Review: The Ides Of March

***originally written 4 November 2011***

Poor George Clooney. Having been gift-wrapped A-list status in the mid-to-late nineties, The Most Charming Man In Hollywood has made concerted efforts not to waste the opportunity. Constantly favouring smaller, quirkier projects rather than the typical superstar vehicles, he has become a respected presence for his dogged pursuit of the less-obvious path. He is perceived as one of the big bankable stars of our era, but if you think about it, how many huge movies has the man appeared in this last decade? Not many.

No, he’s far more interested in men who stare at goats, spending time in space with Steven Soderberg or recasting his public persona as a buffoon with the Coens than landing the roles that the likes of Leonardo DiCaprio or Tom Cruise are happily hoovering up. The same too can be said for his directing career. It’s no small feat to roll out 4 feature films in a decade, especially when you’re taking so many roles in other people’s work, and, like those roles, his films have been smaller, more curious creatures. They feel like personal films because they’re clearly focused on Clooney’s own interests and ideals. And like his bit-parts and cameos, because of their welter-weight status, they never really get the credit they deserve. At the 2006 Oscars – a meagre year at the ceremony – Clooney’s superb Good Night, And Good Luck ought to have walked away with Best Film and probably Best Director as well. Instead the man received a consolation Best Supporting Actor gong for getting tortured in Syriana.

And so to his fourth feature, The Ides Of March, a political thriller adapted from a play, in part by Clooney as well. As in Good Night, And Good Luck and Confessions Of A Dangerous Mind, Clooney takes a significant supporting role in the film, but lets another actor take the main focus. In this instance it’s can-do-no-wrong rising star Ryan Gosling, who plays idealistic and seemingly-naïve Steve Meyer, press secretary to Clooney’s Governor Mike Morris on a campaign to become the Democratic nominee for President Of The United States.

Anyone who watched the later seasons of The West Wing, particularly season 6, will find the first half hour or so of The Ides Of March extremely familiar, with it’s talk of stump speeches, tactics, delegates and polling data. In fact the film begins with such a strikingly similar tone to that of the Santos campaign that it feels like some lost episode fed through from a parallel universe. It made me realise again what a good show it was. But The West Wing was also, even in its later years, an idealised depiction of American politics. Fairly quickly, The Ides Of March starts to plunge into the dirtier realms of campaign strategy that Sorkin’s spin doctors were too morally correct for.

Gosling’s Steve forms the focal point of almost every scene, as the movie charts the wearing away of his idealised view of the political vehicle he is aboard. His future self is visible in the jaded faces of veteran campaign managers Phillip Seymour Hoffman and Paul Giamatti, two seasoned actors at the top of their game who make supporting characters mighty and meaty. Hoffman in particular is given the movie’s most chewable speech. His baring carries what could otherwise have seemed an awkward and pompous moment. But this is Gosling’s show, and he is quietly impressive, though perhaps without the extra kick that made his performances in Lars And The Real Girl, Drive and Blue Valentine so memorable.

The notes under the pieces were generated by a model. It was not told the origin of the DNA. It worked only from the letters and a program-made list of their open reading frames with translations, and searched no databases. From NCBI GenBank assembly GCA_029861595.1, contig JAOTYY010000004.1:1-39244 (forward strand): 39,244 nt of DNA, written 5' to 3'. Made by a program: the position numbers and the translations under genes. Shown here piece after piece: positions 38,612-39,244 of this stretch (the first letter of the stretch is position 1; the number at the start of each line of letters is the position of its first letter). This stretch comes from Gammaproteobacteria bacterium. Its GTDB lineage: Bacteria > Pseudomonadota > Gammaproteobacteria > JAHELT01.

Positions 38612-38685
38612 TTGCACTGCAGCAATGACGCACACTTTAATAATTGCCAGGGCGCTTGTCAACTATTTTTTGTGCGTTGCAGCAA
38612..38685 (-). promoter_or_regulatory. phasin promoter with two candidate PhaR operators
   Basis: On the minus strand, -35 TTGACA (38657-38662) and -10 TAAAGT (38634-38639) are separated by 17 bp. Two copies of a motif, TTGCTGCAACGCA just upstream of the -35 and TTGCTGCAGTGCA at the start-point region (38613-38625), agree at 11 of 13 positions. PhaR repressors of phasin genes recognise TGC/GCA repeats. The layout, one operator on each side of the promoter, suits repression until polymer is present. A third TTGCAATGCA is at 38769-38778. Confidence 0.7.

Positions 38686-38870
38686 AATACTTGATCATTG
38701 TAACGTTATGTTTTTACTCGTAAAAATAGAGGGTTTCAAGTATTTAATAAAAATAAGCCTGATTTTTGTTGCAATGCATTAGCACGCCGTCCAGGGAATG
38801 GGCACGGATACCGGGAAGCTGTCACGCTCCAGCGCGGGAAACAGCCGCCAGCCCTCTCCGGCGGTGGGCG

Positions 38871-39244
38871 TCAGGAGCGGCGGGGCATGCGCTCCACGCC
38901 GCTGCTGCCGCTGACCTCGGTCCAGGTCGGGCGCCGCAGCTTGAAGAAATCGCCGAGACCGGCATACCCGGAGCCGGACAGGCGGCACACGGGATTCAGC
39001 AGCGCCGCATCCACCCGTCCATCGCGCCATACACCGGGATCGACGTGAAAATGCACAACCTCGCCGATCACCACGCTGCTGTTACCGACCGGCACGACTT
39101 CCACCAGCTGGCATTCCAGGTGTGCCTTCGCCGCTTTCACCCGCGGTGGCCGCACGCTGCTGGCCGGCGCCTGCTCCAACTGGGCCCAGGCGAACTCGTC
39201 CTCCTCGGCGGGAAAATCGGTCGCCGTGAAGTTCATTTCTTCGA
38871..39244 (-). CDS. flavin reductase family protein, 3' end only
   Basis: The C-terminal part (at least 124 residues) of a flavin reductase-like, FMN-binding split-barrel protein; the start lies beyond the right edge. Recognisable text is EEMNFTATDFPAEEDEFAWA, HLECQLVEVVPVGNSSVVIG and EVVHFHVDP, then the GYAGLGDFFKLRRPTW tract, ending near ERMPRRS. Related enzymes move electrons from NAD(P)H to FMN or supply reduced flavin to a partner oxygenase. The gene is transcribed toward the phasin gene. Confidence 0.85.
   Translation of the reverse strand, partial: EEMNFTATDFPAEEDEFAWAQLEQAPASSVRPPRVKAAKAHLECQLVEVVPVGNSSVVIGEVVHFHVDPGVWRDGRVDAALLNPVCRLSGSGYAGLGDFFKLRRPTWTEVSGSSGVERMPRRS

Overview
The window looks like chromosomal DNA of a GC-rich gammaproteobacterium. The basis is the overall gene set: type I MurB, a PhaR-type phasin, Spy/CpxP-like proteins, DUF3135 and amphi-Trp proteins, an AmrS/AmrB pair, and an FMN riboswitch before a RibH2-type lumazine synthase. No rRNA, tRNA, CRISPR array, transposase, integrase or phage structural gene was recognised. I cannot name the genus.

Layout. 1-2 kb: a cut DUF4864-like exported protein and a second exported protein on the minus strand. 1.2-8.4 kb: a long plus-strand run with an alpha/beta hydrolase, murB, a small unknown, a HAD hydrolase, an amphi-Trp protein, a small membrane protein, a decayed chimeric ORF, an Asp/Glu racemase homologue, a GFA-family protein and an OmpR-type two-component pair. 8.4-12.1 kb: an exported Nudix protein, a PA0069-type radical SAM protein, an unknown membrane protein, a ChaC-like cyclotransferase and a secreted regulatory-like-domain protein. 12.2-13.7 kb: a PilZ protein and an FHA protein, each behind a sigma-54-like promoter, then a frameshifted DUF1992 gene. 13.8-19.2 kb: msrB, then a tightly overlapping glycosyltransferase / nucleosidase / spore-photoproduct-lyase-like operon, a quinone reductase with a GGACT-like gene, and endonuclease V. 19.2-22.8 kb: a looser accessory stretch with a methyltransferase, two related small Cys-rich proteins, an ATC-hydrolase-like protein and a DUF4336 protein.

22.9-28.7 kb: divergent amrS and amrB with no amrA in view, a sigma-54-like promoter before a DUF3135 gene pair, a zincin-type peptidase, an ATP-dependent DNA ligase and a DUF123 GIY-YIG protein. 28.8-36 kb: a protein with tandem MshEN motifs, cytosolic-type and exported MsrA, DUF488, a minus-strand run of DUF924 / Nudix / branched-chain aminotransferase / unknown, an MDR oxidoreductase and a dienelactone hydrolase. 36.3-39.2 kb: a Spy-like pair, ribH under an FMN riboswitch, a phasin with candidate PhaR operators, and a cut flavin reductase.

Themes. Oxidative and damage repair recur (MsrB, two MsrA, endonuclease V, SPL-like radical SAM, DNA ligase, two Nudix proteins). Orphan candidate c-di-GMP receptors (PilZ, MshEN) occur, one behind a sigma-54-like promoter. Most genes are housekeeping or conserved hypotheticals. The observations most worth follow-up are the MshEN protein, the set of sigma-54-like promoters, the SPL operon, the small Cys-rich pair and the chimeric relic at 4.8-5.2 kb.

The Ides Of March ultimately breaks little ground. The story that plays out is played out well, and the ramifications of one simple sit-down meeting to a campaign is teased out deliciously. Less successful is a plot involving Evan Rachel Wood’s character Molly; an intern who it turns out is part of a potential scandal that lacks originality in the extreme. Clooney’s film is not an expose of anything we haven’t previously heard or seen before, rather it looks at the political process as established in the United States, with its candidates touring like rock stars, and asks whether the process is inherently corrupt. All the characters in the movie tarnish. To the point where you throw away your score card of who’s got any integrity remaining. To the point where, really, you wonder how Steve Meyer survived to the age of 30 without realising the nature of the business he’s in.

Nevertheless this is well-made filmmaking and another overall success for Clooney, who wears the hat of director with great credibility. He has his little flourishes from time to time (a standout scene is brilliantly concocted around a phone simply ringing – it’s impressive, though it draws attention to itself), flourishes that suggest a more operatic sensibility lurking beneath the surface. But for the most part this is assured, solid work which shows style without grandstanding. He has made the move from actor to director with his usual guile and charm. There is a simple maturity about his work when contrasted to, say, Ben Affleck’s overly-earnest Clint Eastwood-aping.

However The Ides Of March feels like another movie carrying the Clooney name that, whilst all well and good, will be tough to remember a year or two from now. All too soon after its DVD release one can imagine it sitting alongside other also-rans on the mark-down shelves in HMV (if HMV’s still there of course). A mid-budget serious film that nobody cares about anymore.

Which is a shame. This is a good movie, and I recommend it. Just don’t expect it to be in the running for best anything when the Oscars come back around. Poor George Clooney.

Score:  3.5

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